Jan soon gained the attention of Kuena, who visited him and offered him a position under the head monk of Wat Werukattatharam (the former name of Wat Umong), named so for 11 bunches of bamboo in the area — much as in the folk legend.
However, unlike the folk legend, it was actually Kuena who had the tunnels built for Jan so that he could wander freely without leaving the temple, eventually giving it the name Wat Umong Thera Jan, or “Temple of Tunnels for the Monk Jan”.
Wat Umong’s Revised History Based on Archaeological Evidence
While the popular folk tale explains the creation of the forest monastery, several other aspects don’t line up with the more ancient founding date of King Mangrai’s time. Researchers now place the creation of Wat Umong during the reign of King Kuena (1355-1385 CE).
This revised date based on three main items of analysis: the style of the paintings found within the subterranean tunnels, the architecture (especially of the stupa), and other supporting historical documents, such as the Banha Thera Jan manuscript.
At one time, murals lined the walls of all the subterranean tunnels. Many of these stucco adornments have since faded or crumbled away, however, enough remained for experts to date the style to 1380-1450. This date coincides with the later part of Kuena’s reign. Given that Kuena’s time as king brought in many aspects of Sri Lankan Buddhism, it’s not surprising to find such elements reflected in the paintings.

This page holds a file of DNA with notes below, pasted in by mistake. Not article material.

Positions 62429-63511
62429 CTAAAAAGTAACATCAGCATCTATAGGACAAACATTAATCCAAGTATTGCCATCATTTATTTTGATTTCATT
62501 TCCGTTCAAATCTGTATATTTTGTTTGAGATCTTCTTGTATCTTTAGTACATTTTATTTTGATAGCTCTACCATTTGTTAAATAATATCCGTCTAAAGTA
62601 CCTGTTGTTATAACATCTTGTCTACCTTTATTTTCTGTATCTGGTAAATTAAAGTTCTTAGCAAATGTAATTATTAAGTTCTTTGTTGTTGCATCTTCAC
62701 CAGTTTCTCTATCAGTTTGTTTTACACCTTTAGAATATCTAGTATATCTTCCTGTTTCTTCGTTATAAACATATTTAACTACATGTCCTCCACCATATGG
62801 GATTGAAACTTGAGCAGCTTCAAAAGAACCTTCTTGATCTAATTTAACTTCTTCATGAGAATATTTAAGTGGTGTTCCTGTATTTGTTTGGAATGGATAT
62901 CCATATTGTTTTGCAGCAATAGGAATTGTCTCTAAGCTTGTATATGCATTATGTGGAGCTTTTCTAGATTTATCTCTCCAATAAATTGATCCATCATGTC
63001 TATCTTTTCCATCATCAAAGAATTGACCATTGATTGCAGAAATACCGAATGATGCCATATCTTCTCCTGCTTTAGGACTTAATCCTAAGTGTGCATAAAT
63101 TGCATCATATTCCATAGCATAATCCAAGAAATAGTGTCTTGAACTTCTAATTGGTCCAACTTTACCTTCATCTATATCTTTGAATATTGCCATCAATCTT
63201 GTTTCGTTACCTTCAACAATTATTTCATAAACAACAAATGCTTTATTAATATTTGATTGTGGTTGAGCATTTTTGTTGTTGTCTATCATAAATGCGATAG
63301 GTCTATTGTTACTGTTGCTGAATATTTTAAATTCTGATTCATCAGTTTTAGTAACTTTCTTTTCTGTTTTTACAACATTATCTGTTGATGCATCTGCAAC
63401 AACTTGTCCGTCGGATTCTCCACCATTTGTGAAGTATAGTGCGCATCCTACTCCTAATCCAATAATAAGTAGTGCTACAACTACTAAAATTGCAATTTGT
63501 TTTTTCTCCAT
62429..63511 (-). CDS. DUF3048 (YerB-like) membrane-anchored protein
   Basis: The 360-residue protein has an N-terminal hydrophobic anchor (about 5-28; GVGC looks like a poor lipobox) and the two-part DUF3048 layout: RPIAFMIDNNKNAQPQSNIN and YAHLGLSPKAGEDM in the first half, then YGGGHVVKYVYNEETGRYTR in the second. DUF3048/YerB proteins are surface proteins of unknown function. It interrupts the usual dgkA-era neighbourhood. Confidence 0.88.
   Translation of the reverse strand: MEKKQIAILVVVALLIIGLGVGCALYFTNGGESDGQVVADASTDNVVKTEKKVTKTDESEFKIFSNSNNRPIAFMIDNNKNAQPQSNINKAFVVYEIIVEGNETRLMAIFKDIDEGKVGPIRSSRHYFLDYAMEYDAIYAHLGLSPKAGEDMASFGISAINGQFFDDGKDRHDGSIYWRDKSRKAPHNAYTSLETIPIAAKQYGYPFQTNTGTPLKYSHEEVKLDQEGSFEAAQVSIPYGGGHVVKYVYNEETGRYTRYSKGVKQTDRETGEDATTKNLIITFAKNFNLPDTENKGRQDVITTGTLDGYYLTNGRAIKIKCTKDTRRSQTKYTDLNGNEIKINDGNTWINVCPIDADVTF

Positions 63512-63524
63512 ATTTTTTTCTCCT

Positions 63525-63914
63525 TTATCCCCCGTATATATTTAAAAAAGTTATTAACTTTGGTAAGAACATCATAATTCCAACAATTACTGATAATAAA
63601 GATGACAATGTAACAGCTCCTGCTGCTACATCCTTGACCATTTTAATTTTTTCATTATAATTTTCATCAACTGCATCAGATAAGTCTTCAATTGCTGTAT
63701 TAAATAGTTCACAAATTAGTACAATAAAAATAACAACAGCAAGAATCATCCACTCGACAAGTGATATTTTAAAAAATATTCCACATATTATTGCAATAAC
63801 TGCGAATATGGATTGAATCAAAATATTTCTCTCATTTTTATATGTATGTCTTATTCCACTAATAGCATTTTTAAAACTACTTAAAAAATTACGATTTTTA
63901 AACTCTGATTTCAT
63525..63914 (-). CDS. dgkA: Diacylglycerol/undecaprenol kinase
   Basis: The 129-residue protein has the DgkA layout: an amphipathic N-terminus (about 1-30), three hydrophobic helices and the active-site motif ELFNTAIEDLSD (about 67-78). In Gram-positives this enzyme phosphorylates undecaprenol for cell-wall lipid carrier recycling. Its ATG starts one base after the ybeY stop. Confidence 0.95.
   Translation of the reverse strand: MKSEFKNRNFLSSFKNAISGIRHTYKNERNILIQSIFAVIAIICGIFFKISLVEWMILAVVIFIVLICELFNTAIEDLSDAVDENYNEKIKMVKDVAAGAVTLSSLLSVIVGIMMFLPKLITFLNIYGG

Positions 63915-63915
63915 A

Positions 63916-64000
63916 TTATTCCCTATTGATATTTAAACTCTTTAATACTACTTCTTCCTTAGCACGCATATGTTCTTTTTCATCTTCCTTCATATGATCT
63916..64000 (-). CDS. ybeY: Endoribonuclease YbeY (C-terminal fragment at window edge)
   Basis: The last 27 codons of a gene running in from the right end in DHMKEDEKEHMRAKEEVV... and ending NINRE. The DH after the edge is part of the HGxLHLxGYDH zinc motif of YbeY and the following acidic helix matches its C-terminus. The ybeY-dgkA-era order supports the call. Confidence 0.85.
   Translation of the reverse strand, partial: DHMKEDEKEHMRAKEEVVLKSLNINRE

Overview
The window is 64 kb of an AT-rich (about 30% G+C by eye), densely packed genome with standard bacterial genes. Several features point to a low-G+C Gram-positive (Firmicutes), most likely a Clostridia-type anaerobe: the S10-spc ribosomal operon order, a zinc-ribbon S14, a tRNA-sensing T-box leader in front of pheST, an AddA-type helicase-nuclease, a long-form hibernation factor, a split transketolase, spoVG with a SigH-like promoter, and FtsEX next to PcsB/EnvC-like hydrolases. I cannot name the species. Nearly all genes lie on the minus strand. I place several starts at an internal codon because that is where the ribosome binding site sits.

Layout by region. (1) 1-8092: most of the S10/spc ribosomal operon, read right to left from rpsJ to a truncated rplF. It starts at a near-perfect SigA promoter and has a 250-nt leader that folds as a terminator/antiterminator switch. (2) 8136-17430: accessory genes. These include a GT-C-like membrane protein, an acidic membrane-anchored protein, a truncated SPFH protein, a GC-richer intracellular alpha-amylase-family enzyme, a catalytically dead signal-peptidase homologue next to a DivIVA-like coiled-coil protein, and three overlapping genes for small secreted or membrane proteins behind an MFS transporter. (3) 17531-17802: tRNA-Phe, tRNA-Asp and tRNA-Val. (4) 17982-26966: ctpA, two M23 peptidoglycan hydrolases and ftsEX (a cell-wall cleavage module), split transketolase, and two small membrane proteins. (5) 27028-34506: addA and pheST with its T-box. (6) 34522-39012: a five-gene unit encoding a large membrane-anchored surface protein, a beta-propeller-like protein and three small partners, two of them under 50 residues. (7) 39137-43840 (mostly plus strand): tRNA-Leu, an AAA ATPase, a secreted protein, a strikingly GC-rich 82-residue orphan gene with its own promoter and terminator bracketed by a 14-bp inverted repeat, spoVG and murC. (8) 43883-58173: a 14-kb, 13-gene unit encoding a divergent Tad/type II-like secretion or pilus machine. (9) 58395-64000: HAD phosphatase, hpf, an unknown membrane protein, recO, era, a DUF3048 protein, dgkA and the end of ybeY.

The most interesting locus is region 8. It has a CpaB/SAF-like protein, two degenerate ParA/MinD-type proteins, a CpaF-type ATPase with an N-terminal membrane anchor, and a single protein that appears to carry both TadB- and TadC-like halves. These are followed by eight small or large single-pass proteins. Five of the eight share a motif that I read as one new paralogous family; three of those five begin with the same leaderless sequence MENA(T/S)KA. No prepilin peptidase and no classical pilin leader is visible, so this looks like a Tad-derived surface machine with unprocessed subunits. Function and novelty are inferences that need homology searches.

According to a display on Wat Umong’s paintings at the Chiang Mai National Museum,
“The polychrome mural painting on maroon background. The motifs were mainly green painted, were ornamented with vermilion and white, the drawing lines were bolded with black color…The designs consist of floras, swans, peacocks, egrets and gandas. The main motifs are peony bouquets rows on the middle of ceiling.”Chiang Mai National Museum
Above the tunnels stands an open courtyard with the temple’s stupa (chedi). The shape and details of the stupa are characteristic of a later date, ranging from 1450-1550 CE. According to Penth, there is evidence of restoration work done sometime in the early 1800s CE.
Wat Umong’s Restoration in the 1940s